This is because the Aero Bar, although porous, does not have any channels connecting the spaces and therefore the milk cannot move through the chocolate. The principle is the same for the reservoir rock needed to store CO2. The CO2 needs to be able to move through the rock and fill all the porous spaces.

Storage of CO2 has safely happened around the world for many years, and we’re finessing the finer points at our National Geosequestration Laboratory.

Serious potential

In addition to limiting the emissions expended to power our homes, CCS can play a vital role in decarbonising energy-intensive industries (such as steel production) which involve the continued use of fossil fuels. If fossil fuel is replaced by biomass, applying CCS will actually start to directly reduce the CO2 levels in the atmosphere, demonstrating its large potential for climate change mitigation.

While we’re working on making these technologies more efficient and cost effective, a number of major CCS projects are already operating or being built, capturing and storing many million tonnes of CO2 per year.

Achieving a low-emission economy for Australia

31 comments

  1. CSS works in gas and oil fields where carbon dioxide is released with the oil and gas as they are extracted. It is easy and necessary to separate the carbon dioxide from the fuel. Also by pumping the carbon dioxide back into the well oil and gas recovery is often enhanced. Separating carbon dioxide from the flue gas of a power station is a totally different story. About 15% of the flue gas is carbon dioxide the remainder is largely nitrogen(80%) and other acidic gases such as sulphur dioxide. Separation is a major problem usually involving removal of the more acidic gases then a reversible reaction with a liquid amine (e.g. triethyl amine). Once the carbon dioxide is recovered it needs to be transported to a suitable site before being injected into the ground. All of these processes add significant cost to the burning of coal to produce electricity.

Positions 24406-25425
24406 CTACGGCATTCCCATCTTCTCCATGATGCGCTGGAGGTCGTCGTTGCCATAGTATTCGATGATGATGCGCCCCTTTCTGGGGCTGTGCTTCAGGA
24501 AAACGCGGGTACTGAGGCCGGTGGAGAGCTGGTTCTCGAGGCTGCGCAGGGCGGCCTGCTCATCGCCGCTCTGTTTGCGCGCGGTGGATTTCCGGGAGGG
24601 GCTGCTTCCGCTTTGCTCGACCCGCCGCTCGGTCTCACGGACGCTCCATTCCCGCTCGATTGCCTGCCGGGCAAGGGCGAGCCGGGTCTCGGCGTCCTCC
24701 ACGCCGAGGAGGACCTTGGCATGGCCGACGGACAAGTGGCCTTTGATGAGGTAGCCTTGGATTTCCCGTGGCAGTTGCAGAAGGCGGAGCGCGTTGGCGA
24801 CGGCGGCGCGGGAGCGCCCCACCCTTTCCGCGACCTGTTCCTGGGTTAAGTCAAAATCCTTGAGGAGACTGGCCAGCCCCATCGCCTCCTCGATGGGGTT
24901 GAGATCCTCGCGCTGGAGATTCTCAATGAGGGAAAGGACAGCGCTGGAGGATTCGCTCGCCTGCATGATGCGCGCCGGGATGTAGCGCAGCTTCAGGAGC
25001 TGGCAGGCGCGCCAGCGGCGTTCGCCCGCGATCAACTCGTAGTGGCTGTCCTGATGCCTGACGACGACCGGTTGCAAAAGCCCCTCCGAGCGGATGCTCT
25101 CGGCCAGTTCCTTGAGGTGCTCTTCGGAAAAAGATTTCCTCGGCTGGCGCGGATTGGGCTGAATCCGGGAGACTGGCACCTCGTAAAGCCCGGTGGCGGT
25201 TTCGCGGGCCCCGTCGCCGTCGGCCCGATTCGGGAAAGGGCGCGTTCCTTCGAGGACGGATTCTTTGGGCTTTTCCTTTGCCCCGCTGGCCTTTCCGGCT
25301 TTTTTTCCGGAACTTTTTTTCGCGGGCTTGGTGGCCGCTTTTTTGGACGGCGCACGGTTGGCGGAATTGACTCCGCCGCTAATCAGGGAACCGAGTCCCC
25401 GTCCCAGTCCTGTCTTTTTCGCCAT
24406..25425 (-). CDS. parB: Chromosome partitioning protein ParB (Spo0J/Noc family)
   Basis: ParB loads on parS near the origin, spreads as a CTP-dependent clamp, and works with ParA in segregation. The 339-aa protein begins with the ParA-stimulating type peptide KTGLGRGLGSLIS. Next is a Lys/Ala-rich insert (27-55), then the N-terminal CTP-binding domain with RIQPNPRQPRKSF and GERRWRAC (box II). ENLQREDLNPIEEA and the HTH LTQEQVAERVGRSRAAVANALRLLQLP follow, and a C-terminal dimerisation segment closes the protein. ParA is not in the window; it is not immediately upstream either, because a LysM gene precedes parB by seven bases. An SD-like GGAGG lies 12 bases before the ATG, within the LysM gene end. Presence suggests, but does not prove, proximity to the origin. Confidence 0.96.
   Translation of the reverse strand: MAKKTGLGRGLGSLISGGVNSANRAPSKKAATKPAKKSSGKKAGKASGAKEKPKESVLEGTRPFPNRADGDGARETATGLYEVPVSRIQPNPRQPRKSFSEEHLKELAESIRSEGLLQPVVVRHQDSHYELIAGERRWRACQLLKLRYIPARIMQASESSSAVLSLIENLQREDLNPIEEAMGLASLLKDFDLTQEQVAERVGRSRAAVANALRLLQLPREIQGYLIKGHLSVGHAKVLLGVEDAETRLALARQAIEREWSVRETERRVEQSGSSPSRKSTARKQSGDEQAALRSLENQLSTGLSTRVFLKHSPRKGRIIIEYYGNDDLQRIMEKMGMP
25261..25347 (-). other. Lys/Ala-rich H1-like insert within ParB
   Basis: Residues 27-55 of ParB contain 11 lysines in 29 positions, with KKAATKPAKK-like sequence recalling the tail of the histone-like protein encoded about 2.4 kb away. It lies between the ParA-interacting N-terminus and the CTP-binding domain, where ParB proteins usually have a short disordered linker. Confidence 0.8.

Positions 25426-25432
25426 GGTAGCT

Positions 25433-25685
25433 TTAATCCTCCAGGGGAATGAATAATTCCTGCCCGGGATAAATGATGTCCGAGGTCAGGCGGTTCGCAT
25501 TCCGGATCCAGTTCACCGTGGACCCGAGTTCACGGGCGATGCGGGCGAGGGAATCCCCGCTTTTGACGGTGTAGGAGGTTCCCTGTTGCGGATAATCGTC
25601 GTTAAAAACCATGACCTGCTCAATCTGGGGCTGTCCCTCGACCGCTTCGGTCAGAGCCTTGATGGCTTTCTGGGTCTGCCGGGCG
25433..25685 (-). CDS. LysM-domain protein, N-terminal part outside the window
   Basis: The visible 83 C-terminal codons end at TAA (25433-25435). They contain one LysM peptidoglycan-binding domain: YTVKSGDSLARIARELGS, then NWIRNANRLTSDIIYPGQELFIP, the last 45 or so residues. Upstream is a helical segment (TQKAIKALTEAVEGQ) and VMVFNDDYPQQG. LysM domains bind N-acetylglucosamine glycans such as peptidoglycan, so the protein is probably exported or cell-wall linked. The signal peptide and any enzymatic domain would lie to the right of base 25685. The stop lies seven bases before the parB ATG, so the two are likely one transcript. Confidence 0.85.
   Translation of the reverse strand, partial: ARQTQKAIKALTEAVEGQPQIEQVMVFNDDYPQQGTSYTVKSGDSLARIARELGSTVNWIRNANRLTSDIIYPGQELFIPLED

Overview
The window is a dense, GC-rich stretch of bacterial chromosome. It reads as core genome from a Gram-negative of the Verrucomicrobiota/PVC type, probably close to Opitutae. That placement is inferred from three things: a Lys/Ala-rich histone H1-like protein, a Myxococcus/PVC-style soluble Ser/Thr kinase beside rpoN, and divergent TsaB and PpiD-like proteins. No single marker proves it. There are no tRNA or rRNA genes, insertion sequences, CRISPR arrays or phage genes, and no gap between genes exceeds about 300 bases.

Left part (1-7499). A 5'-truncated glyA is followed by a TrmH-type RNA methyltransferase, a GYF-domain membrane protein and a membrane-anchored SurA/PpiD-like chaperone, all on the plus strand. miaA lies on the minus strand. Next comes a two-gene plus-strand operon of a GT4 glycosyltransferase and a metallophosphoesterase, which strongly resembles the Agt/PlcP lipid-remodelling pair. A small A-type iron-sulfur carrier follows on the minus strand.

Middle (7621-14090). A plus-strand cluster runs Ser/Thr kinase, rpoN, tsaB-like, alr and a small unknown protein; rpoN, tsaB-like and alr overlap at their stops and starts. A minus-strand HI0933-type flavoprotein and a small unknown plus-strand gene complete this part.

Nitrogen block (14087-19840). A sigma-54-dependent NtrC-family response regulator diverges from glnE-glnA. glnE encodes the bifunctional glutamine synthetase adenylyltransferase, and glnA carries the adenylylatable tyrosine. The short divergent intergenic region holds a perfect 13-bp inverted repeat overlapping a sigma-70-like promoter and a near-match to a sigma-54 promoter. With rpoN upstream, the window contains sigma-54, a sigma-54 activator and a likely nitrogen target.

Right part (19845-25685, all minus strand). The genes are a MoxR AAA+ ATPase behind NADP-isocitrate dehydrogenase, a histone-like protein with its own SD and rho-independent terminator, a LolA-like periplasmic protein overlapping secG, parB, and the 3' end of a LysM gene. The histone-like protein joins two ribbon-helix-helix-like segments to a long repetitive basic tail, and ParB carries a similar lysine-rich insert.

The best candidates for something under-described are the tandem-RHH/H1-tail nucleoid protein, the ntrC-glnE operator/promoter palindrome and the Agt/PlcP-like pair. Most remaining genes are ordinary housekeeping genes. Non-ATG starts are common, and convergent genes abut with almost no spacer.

2. Really sad to see the CSIRO spruiking fossil fuels. And the chocolate analogy is laughable. Climate change is a little less amusing. The emasculation of the CSIRO – patently obvious in this newsletter (and article) is a tragedy.

  3. Hey guys you have already told us in a report that CCS is not only costly but it can mop up another 40% of energy from a power station, presumably energy from FF. So why the promo now? Are you being manipulated in promoting this massive legacy of trauma for future generations in the hope that it will all keep at extreme pressure CO2 in the ground for the next 1,000 years or so? Check out Boundary Dam unit 3 ‘success’ in Canada for more.

  4. I’d love to read a similarly easy to understand explanation of ‘clean coal’ and whether it is possible

  5. coal is stupid energy

    1. I’d find it hard to understand why we aren’t doing char for the soil, our soil is depleted of carbon and our air has too much. Sticking it miles underground doesn’t sound like the smartest way to do it, great that we can but we need it in our soil. That would deliver a double whammy and a gold star for us.